Lenders operating in the UK have already begun rolling out their plans ahead of Brexit, laying out relocation strategies to within the EU itself. However, the flow of personnel and operations out of London could be painful for both sides, with banks potentially looking to soldier a heavy burden of additional capital.
According to a recent report from Oliver Wyman Inc., Banks may require upwards of $30 billion to $50 billion in capital to pay for a move into the bloc – this includes the installment of new European headquarters, units, regulatory costs and licensing bids, office space, and hiring new workers.
The collective task and costs associated with this effort is massive, and varies from lender to lender. For example, many banks may see small-scale moves numbering roughly 100 workers into a newly shrined unit in the bloc, whereas Deutsche Bank is coming home en-masse to Frankfurt, which will justify a much larger transition.
Of note, the extra capital garnered could reflect a sizable portion of funds that banks are presently reserving for Europe itself, i.e. between 15 and 30 percent of total funds. This could also see a stark rise in operating costs as well to the tune of $1 billion or more, given the need to replicate existing functions in London. The juxtaposition of operations could also come with increased costs as well in the short-term.
Why Your Enterprise’s Finances Rely on Employee TrainingGo to article >>
This tone was echoed not just from the banking industry but by the entirety of the financial services sector. Brexit uncertainty has certainly loomed at the forefront of the financial services industry, with a high number of variables weighing on venues, banks, and asset managers.
Indeed, a recent survey from the Confederation of British Industry (CBI) captured this trend, showing that nearly 40 percent of UK businesses believe that Brexit has hurt their investment plans. The CBI survey encompassed 357 companies in the UK – of these, nearly 42 percent felt that Brexit was affecting their investment plans.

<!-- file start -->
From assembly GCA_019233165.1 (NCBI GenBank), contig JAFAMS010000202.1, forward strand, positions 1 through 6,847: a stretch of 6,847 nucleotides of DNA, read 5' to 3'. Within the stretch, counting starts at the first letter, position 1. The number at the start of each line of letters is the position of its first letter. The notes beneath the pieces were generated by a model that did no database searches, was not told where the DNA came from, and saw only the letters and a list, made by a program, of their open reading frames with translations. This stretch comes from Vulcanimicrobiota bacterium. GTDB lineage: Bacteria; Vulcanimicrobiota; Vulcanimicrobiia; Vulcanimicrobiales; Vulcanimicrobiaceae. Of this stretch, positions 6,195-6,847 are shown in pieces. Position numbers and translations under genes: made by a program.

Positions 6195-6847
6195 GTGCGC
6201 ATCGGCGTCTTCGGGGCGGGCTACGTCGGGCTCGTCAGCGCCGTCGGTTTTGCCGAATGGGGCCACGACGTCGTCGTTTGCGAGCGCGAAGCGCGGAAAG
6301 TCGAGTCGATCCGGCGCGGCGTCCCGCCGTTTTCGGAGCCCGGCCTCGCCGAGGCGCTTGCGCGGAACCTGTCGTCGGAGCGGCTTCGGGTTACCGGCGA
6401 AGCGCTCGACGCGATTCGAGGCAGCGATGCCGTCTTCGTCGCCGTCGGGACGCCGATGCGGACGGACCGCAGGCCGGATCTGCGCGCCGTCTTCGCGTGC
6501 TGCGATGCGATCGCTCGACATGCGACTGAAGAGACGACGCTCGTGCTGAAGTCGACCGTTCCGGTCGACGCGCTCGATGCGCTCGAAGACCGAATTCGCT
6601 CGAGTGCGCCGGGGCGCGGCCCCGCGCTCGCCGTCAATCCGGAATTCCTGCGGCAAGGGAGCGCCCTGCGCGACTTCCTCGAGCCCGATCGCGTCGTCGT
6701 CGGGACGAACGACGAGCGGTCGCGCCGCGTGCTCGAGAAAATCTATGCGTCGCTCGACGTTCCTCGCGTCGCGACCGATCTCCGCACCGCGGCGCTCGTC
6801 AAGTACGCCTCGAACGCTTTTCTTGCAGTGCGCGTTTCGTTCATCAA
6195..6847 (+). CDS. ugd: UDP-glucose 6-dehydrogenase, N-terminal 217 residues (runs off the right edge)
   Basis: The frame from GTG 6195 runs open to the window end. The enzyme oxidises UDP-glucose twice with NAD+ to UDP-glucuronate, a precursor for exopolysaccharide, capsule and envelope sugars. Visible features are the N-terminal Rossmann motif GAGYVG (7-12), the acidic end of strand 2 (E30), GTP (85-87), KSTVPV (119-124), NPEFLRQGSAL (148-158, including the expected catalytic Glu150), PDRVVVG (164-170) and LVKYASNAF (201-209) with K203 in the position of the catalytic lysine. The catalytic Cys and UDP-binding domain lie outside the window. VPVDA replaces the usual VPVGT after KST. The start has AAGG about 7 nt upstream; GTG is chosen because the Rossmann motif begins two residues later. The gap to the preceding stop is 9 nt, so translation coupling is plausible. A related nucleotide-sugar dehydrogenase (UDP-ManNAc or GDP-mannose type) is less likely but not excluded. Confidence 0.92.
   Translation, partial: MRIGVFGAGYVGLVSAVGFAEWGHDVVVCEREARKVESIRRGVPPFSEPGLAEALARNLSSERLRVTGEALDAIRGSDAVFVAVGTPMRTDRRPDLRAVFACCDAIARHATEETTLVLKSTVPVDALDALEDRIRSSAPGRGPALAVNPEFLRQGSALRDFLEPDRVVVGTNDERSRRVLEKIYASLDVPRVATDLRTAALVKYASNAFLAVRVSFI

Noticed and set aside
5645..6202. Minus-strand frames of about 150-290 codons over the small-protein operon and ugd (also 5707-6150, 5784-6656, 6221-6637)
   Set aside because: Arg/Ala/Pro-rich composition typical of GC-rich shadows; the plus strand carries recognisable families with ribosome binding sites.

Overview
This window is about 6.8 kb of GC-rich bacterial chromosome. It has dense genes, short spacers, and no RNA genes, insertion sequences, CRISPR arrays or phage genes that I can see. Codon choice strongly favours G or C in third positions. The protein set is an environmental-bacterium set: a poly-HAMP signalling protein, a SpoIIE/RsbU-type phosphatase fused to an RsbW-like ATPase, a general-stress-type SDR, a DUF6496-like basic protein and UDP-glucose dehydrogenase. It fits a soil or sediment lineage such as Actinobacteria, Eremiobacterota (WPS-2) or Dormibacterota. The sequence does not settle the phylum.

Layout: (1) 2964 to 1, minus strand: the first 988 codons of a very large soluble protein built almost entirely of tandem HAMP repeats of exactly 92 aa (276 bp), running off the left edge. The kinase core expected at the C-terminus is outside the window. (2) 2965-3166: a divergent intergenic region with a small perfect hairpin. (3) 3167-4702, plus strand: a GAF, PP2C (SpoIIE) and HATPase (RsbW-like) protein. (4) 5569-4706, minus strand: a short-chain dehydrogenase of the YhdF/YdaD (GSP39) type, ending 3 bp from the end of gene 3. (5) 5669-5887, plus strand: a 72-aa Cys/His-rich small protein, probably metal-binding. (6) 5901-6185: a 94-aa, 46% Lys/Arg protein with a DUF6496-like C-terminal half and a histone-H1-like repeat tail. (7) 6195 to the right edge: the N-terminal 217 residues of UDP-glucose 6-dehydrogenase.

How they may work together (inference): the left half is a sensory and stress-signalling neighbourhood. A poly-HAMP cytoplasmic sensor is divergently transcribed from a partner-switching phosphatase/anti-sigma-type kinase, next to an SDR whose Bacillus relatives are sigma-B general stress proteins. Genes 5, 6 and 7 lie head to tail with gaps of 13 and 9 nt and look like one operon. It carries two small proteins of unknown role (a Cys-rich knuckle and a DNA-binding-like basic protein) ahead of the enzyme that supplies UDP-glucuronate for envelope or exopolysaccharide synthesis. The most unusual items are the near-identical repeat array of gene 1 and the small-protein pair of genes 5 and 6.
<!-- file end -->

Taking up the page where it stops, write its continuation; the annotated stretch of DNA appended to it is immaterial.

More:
To date, the most popular destinations for banks relocating their EU headquarters out of London has been Frankfurt and to a lesser extent Dublin. These two cities have long remained as the frontrunners, with the former seeing far more activity and prospective banks applying for licenses.
The end result could hit banks’ returns on equity, perhaps seeing the loss of profits in the near-term, per a Bloomberg report. This is certainly unwelcome news for many European lenders looking to garner momentum in H2 and beyond, many of which themselves already in restructuring plans after years of painful cuts.
One of the other lingering influences over the entire process has been the ambiguity over the Brexit talks, which have rapidly led to a softening tone in recent months as the UK’s Theresa May loses sway. Passporting rights were universally seen as on the proverbial chopping block, though even these are not potentially in the cards. Any clarity from the UK would make banks’ jobs easier to navigate ahead of an eventual Brexit, regardless of its severity.